If your home equity line of credit has a large balloon payment ( a lump sum due at the end of a loan) in its terms and conditions, you might have to take another loan to pay for that or put your house at risk. If you plan to sell your home, most HELOCs require you to pay off your credit lines at the time of the sale.
Home equity loan vs. line of credit: Which one is better?
Home equity and home equity lines of credit both can be excellent and secure options to acquire money in the time of need. Home equity allows you to obtain a loan of a lump sum amount, whereas HELOC will enable you to take out money whenever needed, under your credit limit.
Whether getting a home equity loan or a HELOC depends on your needs and financial situation. Let’s draw a comparison between home equity loans and home equity lines of credit which will help you choose the right type of source of funding for you.
A home equity loan is better if;
- You have an exact estimate of the amount required for any project and need to borrow the total amount.
- You are comfortable with a fixed interest rate throughout the repayment period.
- Your lifestyle and income support a fixed monthly payment.
- You plan to merge a high-interest credit card debt at a lower interest rate and repay it with fixed repayment terms.
A home equity line of credit is better if;
- You prefer the luxury of borrowing as much or as little as you want and whenever you need it.
- You don’t have any issue with fluctuating repayments or variable interest rates.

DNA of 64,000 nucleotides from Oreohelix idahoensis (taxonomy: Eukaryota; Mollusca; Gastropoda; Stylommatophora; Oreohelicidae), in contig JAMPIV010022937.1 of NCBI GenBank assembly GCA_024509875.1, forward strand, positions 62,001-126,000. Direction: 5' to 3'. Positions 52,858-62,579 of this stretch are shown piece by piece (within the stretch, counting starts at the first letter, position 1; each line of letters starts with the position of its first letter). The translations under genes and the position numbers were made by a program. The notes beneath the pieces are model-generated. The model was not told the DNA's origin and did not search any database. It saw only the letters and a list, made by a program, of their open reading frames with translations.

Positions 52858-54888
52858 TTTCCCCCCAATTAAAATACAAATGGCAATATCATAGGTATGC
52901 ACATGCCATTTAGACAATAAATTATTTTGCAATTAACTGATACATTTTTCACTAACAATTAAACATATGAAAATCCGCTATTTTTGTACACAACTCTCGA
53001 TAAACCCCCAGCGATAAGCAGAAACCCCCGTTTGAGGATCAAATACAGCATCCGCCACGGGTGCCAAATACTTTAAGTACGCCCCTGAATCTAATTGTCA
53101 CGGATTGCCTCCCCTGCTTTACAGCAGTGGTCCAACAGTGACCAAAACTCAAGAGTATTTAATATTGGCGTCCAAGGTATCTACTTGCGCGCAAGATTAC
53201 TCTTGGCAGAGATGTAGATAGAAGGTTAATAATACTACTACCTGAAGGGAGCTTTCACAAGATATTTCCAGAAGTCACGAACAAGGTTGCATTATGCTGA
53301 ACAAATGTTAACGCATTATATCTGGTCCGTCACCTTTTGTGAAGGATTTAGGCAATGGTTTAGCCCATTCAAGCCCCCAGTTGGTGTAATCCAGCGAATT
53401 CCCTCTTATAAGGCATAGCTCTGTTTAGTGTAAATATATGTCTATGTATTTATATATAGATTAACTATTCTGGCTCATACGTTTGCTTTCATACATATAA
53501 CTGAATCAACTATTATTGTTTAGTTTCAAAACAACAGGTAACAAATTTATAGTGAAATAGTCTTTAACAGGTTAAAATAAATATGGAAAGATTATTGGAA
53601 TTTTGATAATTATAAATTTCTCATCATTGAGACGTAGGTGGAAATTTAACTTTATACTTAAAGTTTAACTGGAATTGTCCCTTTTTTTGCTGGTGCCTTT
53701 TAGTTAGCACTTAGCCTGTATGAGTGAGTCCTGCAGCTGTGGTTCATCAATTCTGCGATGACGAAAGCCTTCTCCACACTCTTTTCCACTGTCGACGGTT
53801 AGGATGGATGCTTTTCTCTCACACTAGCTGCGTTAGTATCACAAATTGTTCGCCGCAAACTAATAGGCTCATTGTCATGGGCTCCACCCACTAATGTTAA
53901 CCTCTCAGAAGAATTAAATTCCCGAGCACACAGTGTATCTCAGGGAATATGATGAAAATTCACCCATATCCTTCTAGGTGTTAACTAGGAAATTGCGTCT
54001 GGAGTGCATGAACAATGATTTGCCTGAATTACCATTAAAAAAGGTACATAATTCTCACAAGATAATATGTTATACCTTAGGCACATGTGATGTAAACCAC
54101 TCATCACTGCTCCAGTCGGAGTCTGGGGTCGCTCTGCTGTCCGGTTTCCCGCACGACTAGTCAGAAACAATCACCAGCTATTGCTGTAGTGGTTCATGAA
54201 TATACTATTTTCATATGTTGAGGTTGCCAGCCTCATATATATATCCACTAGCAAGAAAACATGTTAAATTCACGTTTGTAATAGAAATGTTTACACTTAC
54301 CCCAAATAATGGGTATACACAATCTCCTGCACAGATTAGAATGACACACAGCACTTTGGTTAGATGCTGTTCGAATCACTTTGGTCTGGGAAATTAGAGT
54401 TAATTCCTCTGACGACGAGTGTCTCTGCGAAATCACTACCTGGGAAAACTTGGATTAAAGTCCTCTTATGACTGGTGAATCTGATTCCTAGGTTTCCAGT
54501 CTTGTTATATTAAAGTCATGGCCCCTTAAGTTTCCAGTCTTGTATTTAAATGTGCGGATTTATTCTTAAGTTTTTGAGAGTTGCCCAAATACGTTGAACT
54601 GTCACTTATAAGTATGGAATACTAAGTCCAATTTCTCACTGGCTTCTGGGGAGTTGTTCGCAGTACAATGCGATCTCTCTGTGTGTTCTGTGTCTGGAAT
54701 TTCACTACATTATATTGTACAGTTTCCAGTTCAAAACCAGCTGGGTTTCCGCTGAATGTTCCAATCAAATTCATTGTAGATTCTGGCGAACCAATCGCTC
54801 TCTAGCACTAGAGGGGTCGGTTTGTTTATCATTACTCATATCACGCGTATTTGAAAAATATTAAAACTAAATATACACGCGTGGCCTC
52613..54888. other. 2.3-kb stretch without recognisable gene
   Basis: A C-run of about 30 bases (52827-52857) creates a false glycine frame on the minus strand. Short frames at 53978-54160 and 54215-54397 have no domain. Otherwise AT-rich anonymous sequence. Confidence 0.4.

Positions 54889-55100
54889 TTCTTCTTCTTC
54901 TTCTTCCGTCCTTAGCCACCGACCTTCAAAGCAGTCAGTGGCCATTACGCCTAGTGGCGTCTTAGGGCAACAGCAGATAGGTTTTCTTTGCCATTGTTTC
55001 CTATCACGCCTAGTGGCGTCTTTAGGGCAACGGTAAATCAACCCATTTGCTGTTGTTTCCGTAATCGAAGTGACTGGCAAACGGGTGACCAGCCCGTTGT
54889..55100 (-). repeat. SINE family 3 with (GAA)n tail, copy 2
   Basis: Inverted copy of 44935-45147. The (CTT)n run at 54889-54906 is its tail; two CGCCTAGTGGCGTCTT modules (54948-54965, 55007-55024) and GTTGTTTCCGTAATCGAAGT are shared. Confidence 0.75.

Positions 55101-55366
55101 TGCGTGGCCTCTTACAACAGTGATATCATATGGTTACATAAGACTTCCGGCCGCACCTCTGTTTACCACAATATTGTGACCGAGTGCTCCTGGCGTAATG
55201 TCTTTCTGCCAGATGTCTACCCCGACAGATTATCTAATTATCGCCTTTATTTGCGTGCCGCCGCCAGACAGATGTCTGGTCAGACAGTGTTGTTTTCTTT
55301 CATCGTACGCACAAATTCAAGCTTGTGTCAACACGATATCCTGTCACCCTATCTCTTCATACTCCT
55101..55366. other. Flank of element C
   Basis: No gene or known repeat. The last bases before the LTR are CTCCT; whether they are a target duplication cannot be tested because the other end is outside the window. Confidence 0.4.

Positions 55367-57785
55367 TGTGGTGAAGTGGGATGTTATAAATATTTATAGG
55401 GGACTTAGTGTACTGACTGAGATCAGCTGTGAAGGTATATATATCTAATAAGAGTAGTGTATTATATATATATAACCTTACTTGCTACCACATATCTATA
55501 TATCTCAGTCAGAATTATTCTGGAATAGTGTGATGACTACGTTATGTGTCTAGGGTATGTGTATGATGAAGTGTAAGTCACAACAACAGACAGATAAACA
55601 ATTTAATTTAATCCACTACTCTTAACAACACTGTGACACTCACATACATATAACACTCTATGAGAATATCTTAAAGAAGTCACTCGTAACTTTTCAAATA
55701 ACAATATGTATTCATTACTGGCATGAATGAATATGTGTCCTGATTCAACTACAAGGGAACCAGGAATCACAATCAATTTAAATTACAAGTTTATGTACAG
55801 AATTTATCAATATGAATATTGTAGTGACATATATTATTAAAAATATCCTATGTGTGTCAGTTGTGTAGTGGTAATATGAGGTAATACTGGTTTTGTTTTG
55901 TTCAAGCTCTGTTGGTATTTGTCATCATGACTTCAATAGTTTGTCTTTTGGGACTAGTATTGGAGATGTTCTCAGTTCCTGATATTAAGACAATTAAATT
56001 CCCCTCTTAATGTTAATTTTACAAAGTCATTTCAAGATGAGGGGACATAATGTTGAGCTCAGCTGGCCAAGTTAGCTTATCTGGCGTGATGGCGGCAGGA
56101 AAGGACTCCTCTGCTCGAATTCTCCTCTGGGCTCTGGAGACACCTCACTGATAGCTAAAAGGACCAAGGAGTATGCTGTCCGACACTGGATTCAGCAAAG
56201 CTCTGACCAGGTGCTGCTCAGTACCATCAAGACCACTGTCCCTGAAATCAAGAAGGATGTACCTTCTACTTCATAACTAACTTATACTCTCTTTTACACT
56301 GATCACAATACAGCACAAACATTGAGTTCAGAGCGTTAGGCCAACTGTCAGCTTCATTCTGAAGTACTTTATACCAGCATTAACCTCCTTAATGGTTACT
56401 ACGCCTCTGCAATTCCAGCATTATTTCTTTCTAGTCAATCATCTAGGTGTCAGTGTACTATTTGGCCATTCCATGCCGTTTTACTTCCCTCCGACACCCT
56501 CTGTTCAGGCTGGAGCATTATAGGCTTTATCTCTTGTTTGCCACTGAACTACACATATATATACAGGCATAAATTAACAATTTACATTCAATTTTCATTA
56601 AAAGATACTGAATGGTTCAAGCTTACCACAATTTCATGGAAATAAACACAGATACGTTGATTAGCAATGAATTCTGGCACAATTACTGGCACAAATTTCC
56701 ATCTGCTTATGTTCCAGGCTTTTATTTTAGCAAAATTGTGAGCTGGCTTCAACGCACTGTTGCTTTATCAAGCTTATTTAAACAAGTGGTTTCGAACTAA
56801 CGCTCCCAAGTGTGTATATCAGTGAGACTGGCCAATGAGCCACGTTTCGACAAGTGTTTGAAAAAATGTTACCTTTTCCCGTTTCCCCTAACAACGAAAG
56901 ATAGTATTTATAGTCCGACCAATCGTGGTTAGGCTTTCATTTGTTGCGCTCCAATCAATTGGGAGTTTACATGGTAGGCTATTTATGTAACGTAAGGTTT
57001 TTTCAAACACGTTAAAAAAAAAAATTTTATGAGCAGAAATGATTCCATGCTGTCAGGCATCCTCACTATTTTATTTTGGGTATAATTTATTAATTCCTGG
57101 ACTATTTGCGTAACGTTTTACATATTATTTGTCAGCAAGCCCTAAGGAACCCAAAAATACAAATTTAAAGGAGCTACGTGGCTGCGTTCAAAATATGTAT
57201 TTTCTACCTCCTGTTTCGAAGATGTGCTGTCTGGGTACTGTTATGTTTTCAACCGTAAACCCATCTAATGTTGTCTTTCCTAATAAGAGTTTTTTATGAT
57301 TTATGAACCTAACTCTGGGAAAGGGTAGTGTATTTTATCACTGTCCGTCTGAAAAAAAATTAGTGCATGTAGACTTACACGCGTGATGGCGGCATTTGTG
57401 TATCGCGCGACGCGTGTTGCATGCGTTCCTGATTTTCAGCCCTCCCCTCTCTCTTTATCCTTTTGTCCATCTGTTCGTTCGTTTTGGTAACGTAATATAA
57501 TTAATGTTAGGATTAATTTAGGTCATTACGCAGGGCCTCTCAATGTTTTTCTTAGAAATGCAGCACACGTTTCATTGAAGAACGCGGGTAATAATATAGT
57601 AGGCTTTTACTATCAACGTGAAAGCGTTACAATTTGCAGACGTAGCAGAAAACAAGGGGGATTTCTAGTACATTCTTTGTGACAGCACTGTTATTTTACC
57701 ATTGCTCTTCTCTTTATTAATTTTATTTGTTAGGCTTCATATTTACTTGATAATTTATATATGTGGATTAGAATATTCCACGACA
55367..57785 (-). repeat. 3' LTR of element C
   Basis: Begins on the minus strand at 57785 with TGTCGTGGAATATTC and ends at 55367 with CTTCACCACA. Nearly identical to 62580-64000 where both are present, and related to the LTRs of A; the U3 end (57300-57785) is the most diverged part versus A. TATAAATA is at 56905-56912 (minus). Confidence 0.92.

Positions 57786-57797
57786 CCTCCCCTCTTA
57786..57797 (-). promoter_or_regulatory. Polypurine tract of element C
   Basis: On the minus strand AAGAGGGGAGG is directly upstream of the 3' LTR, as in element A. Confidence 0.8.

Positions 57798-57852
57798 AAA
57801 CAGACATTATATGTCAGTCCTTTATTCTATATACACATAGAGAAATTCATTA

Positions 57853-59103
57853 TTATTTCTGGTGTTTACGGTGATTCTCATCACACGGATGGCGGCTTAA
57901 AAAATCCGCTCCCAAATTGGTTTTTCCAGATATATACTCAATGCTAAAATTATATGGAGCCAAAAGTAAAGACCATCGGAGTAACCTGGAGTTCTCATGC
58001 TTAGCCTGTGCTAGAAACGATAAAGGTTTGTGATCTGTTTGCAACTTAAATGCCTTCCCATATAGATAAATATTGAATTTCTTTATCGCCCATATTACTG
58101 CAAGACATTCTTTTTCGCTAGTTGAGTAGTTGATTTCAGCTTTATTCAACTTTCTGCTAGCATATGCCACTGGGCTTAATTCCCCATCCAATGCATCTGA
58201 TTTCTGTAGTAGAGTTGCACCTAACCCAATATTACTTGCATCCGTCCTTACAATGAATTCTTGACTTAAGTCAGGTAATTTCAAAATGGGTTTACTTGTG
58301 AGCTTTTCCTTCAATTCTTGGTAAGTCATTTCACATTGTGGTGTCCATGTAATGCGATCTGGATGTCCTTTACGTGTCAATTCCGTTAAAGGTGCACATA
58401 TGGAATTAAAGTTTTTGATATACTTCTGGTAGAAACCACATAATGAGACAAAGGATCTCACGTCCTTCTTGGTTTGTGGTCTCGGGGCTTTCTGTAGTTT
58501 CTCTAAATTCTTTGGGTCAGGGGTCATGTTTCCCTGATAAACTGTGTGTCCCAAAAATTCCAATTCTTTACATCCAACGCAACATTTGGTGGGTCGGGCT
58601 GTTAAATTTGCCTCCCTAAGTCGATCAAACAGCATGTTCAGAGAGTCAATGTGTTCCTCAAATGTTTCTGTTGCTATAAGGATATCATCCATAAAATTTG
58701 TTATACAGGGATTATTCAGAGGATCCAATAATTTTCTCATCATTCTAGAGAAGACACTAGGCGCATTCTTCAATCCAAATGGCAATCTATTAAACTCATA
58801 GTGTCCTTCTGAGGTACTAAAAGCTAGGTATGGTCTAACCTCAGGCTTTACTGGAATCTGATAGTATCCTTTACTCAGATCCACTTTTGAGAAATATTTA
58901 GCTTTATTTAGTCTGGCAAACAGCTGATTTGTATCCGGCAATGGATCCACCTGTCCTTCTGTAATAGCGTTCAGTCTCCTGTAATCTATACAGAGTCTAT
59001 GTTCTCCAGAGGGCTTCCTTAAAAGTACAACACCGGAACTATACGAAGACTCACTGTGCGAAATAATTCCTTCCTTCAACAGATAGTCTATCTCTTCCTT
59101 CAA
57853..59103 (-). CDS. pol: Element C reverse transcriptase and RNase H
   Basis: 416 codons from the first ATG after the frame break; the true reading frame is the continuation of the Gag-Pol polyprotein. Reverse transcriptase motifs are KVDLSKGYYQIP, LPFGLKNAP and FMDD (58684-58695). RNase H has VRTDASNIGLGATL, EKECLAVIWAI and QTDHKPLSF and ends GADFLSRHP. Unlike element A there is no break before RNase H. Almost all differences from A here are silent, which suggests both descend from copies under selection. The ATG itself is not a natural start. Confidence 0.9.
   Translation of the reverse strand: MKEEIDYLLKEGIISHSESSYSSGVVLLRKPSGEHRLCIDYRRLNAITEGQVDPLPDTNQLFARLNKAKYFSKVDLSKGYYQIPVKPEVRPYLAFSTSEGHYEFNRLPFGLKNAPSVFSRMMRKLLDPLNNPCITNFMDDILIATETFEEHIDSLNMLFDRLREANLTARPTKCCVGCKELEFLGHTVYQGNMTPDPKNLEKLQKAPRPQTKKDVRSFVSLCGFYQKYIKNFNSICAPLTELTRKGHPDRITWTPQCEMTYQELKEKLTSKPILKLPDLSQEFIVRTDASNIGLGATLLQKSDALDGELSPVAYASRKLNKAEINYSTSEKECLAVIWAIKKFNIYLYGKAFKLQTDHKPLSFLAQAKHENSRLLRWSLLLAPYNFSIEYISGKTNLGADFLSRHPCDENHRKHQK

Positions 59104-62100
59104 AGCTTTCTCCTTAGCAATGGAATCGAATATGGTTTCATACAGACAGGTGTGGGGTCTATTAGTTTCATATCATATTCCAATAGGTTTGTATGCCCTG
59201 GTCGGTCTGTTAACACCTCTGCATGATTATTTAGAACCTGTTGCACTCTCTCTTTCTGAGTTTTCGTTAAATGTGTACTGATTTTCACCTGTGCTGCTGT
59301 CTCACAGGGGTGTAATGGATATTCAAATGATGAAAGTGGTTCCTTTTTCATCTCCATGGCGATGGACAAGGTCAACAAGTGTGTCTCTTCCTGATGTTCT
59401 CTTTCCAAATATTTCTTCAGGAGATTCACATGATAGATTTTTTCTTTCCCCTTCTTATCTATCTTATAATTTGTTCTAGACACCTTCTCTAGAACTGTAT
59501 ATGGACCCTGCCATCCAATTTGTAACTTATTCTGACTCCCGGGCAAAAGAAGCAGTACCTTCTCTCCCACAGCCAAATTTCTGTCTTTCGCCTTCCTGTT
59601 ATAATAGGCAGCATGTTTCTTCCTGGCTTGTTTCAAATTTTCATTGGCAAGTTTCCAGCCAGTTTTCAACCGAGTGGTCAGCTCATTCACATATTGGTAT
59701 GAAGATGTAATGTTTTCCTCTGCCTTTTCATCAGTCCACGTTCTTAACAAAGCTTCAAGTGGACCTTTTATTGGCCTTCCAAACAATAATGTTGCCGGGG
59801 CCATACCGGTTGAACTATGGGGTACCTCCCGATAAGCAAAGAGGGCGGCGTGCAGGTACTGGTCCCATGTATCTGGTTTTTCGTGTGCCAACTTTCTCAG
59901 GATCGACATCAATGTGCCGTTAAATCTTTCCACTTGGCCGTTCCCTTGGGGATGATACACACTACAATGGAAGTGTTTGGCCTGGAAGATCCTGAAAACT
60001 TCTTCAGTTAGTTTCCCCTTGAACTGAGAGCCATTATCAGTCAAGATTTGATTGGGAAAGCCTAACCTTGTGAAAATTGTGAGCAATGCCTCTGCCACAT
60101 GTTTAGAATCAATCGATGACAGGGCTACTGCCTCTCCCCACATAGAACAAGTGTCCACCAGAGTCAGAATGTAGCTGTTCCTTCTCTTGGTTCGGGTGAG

- You have some upcoming expenses coming in, and you don’t want to borrow money before you are ready.
- You want to pay interest only on the amount you draw.
How do you qualify for a home equity line of credit?
The basic requirements to qualify for a home equity loan and home equity line of credit are almost the same. Although the terms and conditions vary by lenders, there are some common factors that help in determining the qualification criteria of HELOC and home equity. These factors are the percentage of equity in the home, low debt-to-income ratio, good credit history, reliable sources of income, and an overall credit score.
Equity is the difference between your home’s market value and the amount of mortgage you owe. This is one of the essential calculations that lenders consider critical in determining whether or not to lend you the money. The equity percentage helps in generating the loan-to-value ratio (LTV).
For calculating LTV, let’s suppose you have a $100,000 loan balance and the value of your home is $400,000. Your LTV will be $100,000/$400,000 = 0.25 or 25%. Since your LTV ratio is 25%, which means your equity in the home is 75%.
The LTV also helps in determining how much money you can borrow. Most lenders allow you to borrow up to 85% of the equity in your home. Considering the above example, your home equity is $300,000 ($400,000-$100,000), so you can borrow 85% of $300,000, which is $240,000. Some lenders may also allow up to 90% of the equity as a loan.
If you think your home equity is comparatively lesser, you can increase your home equity by paying mortgage payments timely and more than the minimum payment required or even by upgrading your home’s situation.
A credit score includes your credit history, bill payment history, late payments, outstanding debts, accounts you have and for how long you have been using those accounts, etc. A favorable credit score plays an essential role in getting a loan. If you have a credit score higher than 700, it is very likely that you will qualify for getting the HELOC.
Some lenders also approve homeowners with a credit score between 620-699, and a few even consider a credit score below 620. However, a low credit score requires higher equity in the home to qualify for a HELOC. A low credit score may lead you to have a bad credit home equity funding, which is not only short-term but also has relatively lower loan amounts and higher interest rates.